WASHINGTON -- The draft guidelines released Friday by the National Institutes of Health -- requiring federally funded scientists to use only stem cells culled from fertility clinic embryos that otherwise would be thrown away -- is an unpopular move on both sides of the issue.
The rules have tempered a celebration by scientists who cheered when President Obama ended restrictions on federally funded embryonic stem cell research last month, and anti-abortion groups are concerned about political motivations.
The guidelines reflect rules with broad congressional support, excluding more controversial sources such as cells derived from embryos created just for experiments.
"We think this will be a huge boost for the science," said Acting NIH Director Raynard Kington. "This was the right policy for the agency at this point in time."
But the limit will disappoint some researchers who had hoped to use a broader variety of cells.
Scientists are trying to harness embryonic stem cells -- master cells that can morph into any cell of the body -- to one day create replacement tissues and better treat, possibly even cure, ailments ranging from diabetes to Parkinson's to spinal cord injury.
Those cells can propagate indefinitely in lab dishes, but initially culling them does destroy a days-old embryo, a result strongly opposed by many on moral grounds. The Bush administration had limited taxpayer-supported research to a handful of embryonic stem cell "lines" or groups, a policy that the NIH said was slowing the pace of potentially groundbreaking science.
Anti-abortion groups were not pleased with the new guidelines.
"The Obama administration today slides further down the slippery slope of exploiting non-consenting members of the human species -- human embryos," the National Right to Life Committee said in a statement. "NIH today badly understates the scope of the longstanding law that actually prohibits funding of research that creates or harms human embryos, including all creation of human embryos by cloning."
"We believe that today's action may be part of a 'bait-and-switch' strategy, under which Democratic leaders in Congress will suddenly bring up new legislation that they will claim codifies today's NIH action, but which will in fact authorize further expansions involving the deliberate creation of human embryos for use in research, by human cloning and other methods," the group added.
Kington refuted the idea that the guidelines were politically motivated.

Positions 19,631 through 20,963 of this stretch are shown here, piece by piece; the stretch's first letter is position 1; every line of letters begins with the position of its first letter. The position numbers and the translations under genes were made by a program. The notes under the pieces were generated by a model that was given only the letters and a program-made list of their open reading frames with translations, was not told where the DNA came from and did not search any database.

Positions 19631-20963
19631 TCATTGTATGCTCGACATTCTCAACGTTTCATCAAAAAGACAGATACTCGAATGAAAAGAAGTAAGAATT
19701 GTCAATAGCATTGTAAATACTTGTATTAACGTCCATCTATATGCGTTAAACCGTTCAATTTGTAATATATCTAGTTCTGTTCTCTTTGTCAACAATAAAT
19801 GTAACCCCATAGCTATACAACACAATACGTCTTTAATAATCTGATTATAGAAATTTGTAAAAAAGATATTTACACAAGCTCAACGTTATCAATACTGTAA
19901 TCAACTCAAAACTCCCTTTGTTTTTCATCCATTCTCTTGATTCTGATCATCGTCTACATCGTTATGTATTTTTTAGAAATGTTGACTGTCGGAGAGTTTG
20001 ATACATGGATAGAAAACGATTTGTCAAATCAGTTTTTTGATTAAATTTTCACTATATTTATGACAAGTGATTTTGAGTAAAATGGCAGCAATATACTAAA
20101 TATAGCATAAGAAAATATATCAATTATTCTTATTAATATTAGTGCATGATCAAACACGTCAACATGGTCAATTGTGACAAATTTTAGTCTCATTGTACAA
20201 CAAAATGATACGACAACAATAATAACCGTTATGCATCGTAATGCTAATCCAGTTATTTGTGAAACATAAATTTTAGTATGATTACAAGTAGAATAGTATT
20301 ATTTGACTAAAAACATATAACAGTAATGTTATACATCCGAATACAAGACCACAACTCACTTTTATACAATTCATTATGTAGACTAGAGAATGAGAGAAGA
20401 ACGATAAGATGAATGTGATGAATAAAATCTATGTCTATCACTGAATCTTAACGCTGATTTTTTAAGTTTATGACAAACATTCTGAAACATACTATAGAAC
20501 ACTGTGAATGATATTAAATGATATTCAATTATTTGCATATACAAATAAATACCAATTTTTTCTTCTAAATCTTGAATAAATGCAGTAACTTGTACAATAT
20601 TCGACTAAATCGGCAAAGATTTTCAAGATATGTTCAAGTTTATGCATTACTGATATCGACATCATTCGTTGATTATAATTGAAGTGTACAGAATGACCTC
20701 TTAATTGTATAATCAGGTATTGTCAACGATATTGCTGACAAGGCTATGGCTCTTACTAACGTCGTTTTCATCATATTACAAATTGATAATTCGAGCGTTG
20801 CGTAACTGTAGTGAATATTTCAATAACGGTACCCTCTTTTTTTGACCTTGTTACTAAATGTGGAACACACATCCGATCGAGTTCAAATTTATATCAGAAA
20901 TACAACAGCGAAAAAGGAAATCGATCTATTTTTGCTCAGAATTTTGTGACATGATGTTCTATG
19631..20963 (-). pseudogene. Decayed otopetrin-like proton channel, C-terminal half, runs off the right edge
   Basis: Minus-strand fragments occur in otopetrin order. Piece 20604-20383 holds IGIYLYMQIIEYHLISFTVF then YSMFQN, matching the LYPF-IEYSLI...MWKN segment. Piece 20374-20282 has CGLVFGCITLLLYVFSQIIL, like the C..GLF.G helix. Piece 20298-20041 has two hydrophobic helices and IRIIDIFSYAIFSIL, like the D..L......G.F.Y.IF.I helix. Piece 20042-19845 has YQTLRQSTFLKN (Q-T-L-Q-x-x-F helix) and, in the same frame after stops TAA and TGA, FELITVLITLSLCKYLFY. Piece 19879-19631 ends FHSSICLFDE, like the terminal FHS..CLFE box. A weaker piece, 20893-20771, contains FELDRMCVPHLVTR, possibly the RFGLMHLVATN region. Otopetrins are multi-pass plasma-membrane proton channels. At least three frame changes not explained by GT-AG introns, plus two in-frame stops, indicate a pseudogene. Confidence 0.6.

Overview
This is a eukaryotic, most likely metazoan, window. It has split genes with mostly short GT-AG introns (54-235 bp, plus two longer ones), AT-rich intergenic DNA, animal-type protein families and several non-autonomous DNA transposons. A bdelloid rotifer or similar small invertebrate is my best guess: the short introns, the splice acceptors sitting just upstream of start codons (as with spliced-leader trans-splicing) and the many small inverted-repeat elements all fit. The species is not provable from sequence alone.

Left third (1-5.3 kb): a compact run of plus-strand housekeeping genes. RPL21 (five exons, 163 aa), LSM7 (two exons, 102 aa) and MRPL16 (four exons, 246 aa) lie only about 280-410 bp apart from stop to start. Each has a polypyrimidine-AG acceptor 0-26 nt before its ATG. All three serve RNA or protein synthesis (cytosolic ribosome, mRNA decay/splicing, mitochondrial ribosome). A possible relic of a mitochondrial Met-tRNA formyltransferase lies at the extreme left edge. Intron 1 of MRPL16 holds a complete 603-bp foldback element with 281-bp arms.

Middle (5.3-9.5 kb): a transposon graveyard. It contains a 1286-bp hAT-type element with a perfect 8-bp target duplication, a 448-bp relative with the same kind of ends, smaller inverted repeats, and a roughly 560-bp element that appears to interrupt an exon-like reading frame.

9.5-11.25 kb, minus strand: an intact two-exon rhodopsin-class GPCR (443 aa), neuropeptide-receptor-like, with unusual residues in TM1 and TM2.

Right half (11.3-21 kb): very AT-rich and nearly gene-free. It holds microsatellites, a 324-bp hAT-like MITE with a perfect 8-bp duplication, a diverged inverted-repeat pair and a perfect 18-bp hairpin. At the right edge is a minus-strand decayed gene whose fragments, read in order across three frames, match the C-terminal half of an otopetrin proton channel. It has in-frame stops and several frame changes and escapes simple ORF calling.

"We were given the direction from the president to create guidelines that would allow the agency to fund scientifically worthy and ethically responsible research," he explained. "We make decisions like this all the time."
Obama last month ended the Bush limit and widened the field -- but he left it to the NIH to set ethics guidelines determining which cell lines now will qualify for government funding.
Many scientists had hoped that the guidelines would allow use of stem cells derived from embryos created just for science, perhaps even those created using cloning techniques that could make them genetically customized for a potential recipient. Some existing stem-cell guidelines that are used in privately funded research -- including guidelines from the National Academy of Sciences -- are open to all types.
"We discussed the pros and cons of every conceivable variation on this policy," Kington said.
Ultimately, the NIH proposed limiting new grants to research that uses stem cells originally derived from fertility-clinic leftovers, the extra embryos that couples wind up not needing and thus often are thrown out.
That's in line with legislation passed by the last Congress but never signed by then-President George W. Bush.
"There's compelling broad support both in the scientific community and the public at large" for that approach, Kington said. "There is not similar broad support for using other sources at this time."
The guidelines also demand that the woman or couple who donate the original embryo give proper informed consent. There are other options for such donors, such as donating the embryo to another infertile woman, and all must be explained. The donation must be voluntary, without pressure from scientists.
And the guidelines also clearly forbid some types of research using human embryonic stem cells -- such as mixing them with embryos from monkeys and other primates.
The NIH will accept public comments on the guidelines for a month and assess those comments before issuing final rules by early July.
FOX News' Daniela Sicuranza and The Associated Press contributed to this report.